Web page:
©2019 by One Survivor Story.

  • Jessie Huang

Refining PTSD Treatment, Struggles With Sobriety, and Glimmers of Hope

At 20mg Prozac, I thought I was, as the French say, fin.


I’d already published what I thought to be the final installment of my PTSD Diaries series, wherein I document my experience taking Prozac for the first time to treat the disorder.


The Only Constant is Change

Weeks after thinking the proverbial internal PTSD storm had settled to a bearable degree, I began to self-medicate again. Consuming a wide variety of legal and not-so-legal substances.


With addiction, it’s difficult to tell truth from fiction. Rationalizations are easier to conjure than the cold, hard truth.


When I deemed my self-medication to be the impetus behind my desire to bump up my daily Prozac regimen, was I simply making an excuse for my drug-prone behavior, or was the self-numbing truly a sign that my current Prozac dosage had room for optimization?


In any case, I set up an appointment with my psychiatric nurse practitioner, and together we decided to increase my daily Prozac intake from 20mg to 40mg (30mg pills are not manufactured).

The adjustment period was thrice as rough as prior experiences, but further elaboration isn't necessary at this juncture, since I’ve meticulously written several posts about the beneficial and unpleasant side effects already.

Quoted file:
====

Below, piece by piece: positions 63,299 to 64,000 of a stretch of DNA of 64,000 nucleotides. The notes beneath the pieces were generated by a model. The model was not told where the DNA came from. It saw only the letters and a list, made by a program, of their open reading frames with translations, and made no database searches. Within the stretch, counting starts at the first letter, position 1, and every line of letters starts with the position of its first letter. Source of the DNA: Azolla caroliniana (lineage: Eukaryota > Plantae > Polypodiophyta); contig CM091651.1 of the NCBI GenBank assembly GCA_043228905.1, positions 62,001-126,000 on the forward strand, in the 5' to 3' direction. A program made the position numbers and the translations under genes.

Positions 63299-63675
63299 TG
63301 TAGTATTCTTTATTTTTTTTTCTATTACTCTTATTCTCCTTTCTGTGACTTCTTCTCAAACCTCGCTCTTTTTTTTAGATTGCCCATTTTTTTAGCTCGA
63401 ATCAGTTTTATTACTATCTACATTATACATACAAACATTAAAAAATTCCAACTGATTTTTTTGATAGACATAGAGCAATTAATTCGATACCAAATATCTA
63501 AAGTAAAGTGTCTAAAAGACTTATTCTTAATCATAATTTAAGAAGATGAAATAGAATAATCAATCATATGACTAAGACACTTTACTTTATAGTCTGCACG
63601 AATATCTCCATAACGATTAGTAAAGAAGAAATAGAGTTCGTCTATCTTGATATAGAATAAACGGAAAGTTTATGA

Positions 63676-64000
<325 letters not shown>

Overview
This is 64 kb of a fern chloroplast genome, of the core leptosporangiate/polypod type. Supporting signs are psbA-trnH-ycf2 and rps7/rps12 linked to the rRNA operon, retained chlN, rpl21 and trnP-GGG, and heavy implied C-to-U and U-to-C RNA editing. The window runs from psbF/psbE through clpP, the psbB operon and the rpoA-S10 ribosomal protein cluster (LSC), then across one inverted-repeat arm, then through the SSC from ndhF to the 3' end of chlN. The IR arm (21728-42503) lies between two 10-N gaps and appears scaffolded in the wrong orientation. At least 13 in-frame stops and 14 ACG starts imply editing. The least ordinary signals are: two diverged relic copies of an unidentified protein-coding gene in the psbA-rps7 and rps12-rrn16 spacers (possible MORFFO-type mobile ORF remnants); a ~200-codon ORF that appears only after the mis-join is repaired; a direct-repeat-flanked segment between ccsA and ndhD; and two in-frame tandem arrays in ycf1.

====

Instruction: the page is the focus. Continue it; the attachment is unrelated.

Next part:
The good news is I'm starting to feel a little more "in the clear."

Addiction & PTSD: The Toll of Comorbidity

Even though I’m feeling more adjusted, thoughts of consuming drugs to “escape” the trauma and PTSD flashbacks overwhelm me on a constant basis. Addiction really does suck the mental energy right out of you. So much time is spent pushing those thoughts away, and finding distracting activities to replace said ruminations. I.e., the exact reason I’m writing this post right now.


Relapses happen, though, and the self-loathing that accompanies it is always intense and unproductive. The concept of relapses should be more prominent in addiction education. If it were more well-known that relapses are par for the course for people struggling with addiction, there’d be so much less stigma, shame, and embarrassment to be felt. So much more potential progress to be made, involving self-love and -forgiveness.


At this point in history, I can only dream that this shift in addiction paradigm can happen within my lifetime. Something tells me it will take much more time, though.


For the immediate future, I hope that my relapses will occur less and less often, until I reach a satisfactory level of sobriety, which for me doesn’t entail 100% sobriety. Like many concepts, I believe sobriety exists on a spectrum.


No matter what, though — when the drug fog clears and the panic attacks and flashbacks subside, I have hope. Hope that our world is moving in the right direction. Hope that there will be better understanding in the future. Hope that sympathy and empathy are out there.

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